Trump’s climate stance not Pence’s, ‘moral center’ doubted by Biden
September 28, 2016
Image: Vice President Joe Biden
Donald Trump’s running mate is breaking with the Republican nominee’s claim that climate change is not the result of human activity.
Vice presidential nominee Mike Pence said Tuesday “there’s no question” that human activity affects both the climate and the environment.
At Monday’s presidential debate, Democrat Hillary Clinton challenged Trump’s views, saying: “Donald thinks that climate change is a hoax perpetrated by the Chinese. I think it’s real.” Trump interrupted with “I did not, I do not say that.”
But in 2012, Trump tweeted that the “concept of global warming was created by and for the Chinese in order to make U.S. manufacturing non-competitive.” He later claimed he was kidding, but he’s also repeated the assertion that climate change is a hoax benefiting China.
And in 2014, Trump tweeted: “Snowing in Texas and Louisiana, record setting freezing temperatures throughout the country and beyond. Global warming is an expensive hoax!”
Trump’s campaign manager, Kellyanne Conway, tried to move discussion away from those comments Tuesday, saying on CNN that Trump believes “that climate change is naturally occurring” but the causes are not man-made.
The world’s scientific organizations say the Earth’s climate is changing because of the buildup of heat-trapping gases, especially carbon dioxide, from the burning of coal, oil and gas.
Pence, appearing separately on CNN, said, “let’s follow the science,” but he warned against rushing into environmental restrictions that drive jobs out of the country and put Americans out of work.
“What Donald Trump said was a hoax is that bureaucrats in Washington, D.C., can control the climate of the Earth,” Pence said. “There’s no question that the activities that take place in this country and in countries around the world have some impact on the environment and some impact on climate.”
Conway dismissed Trump’s previous tweets on climate change.
She questioned how “we’re supposed to understand all of his policies” based on tweets or casual remarks he gave before entering politics — such as expressing support for the Iraq war on the Howard Stern show.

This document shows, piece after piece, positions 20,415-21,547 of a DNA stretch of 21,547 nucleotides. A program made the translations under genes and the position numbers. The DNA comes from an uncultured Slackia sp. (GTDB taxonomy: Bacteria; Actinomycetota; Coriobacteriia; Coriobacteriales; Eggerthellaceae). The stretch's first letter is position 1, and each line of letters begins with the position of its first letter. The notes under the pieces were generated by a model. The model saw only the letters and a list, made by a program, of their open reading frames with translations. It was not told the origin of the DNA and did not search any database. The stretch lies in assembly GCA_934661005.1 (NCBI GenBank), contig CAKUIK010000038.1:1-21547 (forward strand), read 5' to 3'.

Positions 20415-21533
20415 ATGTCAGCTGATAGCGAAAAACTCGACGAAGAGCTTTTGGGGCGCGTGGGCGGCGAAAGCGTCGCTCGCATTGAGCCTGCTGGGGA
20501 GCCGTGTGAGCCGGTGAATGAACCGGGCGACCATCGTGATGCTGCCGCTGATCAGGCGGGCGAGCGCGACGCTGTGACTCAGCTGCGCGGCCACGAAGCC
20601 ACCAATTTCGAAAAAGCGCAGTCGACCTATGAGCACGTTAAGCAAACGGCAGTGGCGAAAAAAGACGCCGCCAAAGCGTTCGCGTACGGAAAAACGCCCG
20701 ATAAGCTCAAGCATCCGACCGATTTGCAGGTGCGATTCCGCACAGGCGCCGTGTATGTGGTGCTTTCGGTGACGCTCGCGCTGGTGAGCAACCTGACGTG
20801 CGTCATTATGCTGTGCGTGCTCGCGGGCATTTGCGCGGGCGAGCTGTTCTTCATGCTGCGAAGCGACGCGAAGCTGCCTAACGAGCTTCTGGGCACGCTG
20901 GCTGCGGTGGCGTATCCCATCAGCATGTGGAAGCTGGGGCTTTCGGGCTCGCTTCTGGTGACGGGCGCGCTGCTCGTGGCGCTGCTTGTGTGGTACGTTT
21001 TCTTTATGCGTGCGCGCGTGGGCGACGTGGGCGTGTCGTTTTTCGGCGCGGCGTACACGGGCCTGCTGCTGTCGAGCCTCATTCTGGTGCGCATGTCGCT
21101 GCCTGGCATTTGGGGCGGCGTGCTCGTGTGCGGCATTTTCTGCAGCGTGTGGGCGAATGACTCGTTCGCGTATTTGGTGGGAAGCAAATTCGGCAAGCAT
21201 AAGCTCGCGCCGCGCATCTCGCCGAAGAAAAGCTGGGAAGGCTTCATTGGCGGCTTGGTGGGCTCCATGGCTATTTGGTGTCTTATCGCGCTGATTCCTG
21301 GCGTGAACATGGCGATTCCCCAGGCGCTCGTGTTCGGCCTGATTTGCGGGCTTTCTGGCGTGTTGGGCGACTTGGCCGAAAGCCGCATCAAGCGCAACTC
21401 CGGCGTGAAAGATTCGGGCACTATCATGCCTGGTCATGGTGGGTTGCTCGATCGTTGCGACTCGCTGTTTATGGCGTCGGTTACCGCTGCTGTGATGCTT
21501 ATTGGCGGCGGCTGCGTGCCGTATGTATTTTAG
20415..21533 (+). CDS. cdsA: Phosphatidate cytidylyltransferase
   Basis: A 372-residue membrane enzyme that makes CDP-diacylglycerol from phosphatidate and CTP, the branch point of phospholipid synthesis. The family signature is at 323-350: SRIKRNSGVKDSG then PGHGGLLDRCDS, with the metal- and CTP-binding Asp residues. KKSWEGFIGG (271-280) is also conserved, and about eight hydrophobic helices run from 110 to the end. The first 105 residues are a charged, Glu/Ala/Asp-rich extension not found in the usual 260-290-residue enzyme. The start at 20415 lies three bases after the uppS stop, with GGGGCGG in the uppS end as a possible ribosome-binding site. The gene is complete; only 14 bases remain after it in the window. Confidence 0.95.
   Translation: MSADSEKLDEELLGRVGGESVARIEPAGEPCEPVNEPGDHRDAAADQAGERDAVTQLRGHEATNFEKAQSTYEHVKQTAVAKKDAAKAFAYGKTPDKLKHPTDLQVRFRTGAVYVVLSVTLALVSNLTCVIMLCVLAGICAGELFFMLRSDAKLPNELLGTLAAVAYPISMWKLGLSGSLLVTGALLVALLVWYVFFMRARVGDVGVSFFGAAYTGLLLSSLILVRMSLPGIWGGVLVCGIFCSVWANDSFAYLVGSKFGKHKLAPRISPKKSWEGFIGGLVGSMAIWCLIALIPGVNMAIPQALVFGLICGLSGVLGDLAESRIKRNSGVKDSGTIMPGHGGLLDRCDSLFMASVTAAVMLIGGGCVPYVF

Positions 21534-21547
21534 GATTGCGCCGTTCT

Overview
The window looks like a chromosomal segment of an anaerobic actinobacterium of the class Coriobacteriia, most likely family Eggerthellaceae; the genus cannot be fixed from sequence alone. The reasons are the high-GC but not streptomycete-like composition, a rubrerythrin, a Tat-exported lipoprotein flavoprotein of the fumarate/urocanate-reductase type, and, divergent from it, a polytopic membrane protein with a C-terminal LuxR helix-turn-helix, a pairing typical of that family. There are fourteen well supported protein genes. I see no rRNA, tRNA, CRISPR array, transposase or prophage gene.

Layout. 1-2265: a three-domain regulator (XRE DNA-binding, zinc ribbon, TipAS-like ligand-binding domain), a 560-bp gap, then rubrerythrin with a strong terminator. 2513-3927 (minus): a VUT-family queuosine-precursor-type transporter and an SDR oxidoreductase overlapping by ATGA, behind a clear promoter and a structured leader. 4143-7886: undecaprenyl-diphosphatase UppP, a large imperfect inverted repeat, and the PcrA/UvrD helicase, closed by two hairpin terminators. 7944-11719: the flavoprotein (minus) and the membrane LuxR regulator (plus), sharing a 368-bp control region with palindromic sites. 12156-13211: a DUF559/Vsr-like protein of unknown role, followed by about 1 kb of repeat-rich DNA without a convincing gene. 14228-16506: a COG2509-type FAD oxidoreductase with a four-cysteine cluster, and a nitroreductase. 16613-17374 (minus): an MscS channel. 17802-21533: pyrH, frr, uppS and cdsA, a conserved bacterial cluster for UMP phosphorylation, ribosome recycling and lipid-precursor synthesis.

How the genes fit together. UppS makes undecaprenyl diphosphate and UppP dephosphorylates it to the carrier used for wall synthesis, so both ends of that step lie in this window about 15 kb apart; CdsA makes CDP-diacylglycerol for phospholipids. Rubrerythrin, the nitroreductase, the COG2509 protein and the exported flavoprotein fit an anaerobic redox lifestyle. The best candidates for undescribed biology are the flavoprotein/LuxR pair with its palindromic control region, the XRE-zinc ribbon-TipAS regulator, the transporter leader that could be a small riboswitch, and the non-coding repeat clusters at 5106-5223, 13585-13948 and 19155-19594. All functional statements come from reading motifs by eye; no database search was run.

But she emphasized that Trump does not believe climate change is man-made.
“He believes climate change is naturally occurring. We don’t know what Hillary Clinton believes because nobody ever asks her,” Conway said. She derided Clinton’s response in the debate, where she said that climate change is real, as “canned” and “scripted.”
Clinton has proposed spending $60 billion to switch from dirty fossil fuels to cleaner energy. She promises to deliver on President Barack Obama’s pledge that by 2025 the U.S. will be emitting 30 percent less heat-trapping gases than in 2005.
Vice President Joe Biden on Tuesday meanwhile questioned Trump’s “moral center” as a result of the Republican presidential candidate’s comments about America’s housing collapse.
At a rally for Hillary Clinton at Drexel University, Biden said that Trump had bragged at Monday’s presidential debate about profiting from the failed housing market. He said Trump’s policies are not helpful for the country, calling the candidate “painfully uninformed.”
“This is a guy who said it was good business for him to see the housing market fail,” Biden said. “What in the hell is he talking about?”
At the debate, Clinton said Trump had rooted for the housing collapse in 2006 because he saw it as a way to go in and make money. Trump responded, “That’s called business, by the way.”
Biden said that Trump “brags about gaming the system and bankruptcy” while “sitting on top of Trump Tower in a semi-golden palace.”
“Every president I have served with, including the Republicans, has had a moral center about what it means to be an American,” he said.
Referring to meetings he has had with NATO allies, Biden said Trump’s campaign is damaging America’s standing in the world, and that world leaders have expressed concern over a Trump presidency.
Trump “does not have the basic fundamental sensibilities and values that almost every American politician, left, right and center, I know, has,” Biden said.
Several students interviewed at the rally said they were still on the fence.
“This is my second time voting and already there are no candidates I’m interested in,” said Matt Goldforb, 22, an electrical engineering major from Melville, New York.
Nursing student Danielle Sobieski, 18, said she’s “honestly scared” about the state of politics.
“I don’t want to make the wrong choice, and, right now, both seem like they’d be fine and either could be the next president,” the central New Jersey resident said.
She said she will wait until November to decide on her choice.
Biden acknowledged students’ political frustrations, but urged them to support Clinton.
“I know (students) are not overjoyed about the choices. I know they think that Hillary didn’t do A, B, C or D, I know, but, my Lord. My lord. What are we going to do?” he said.
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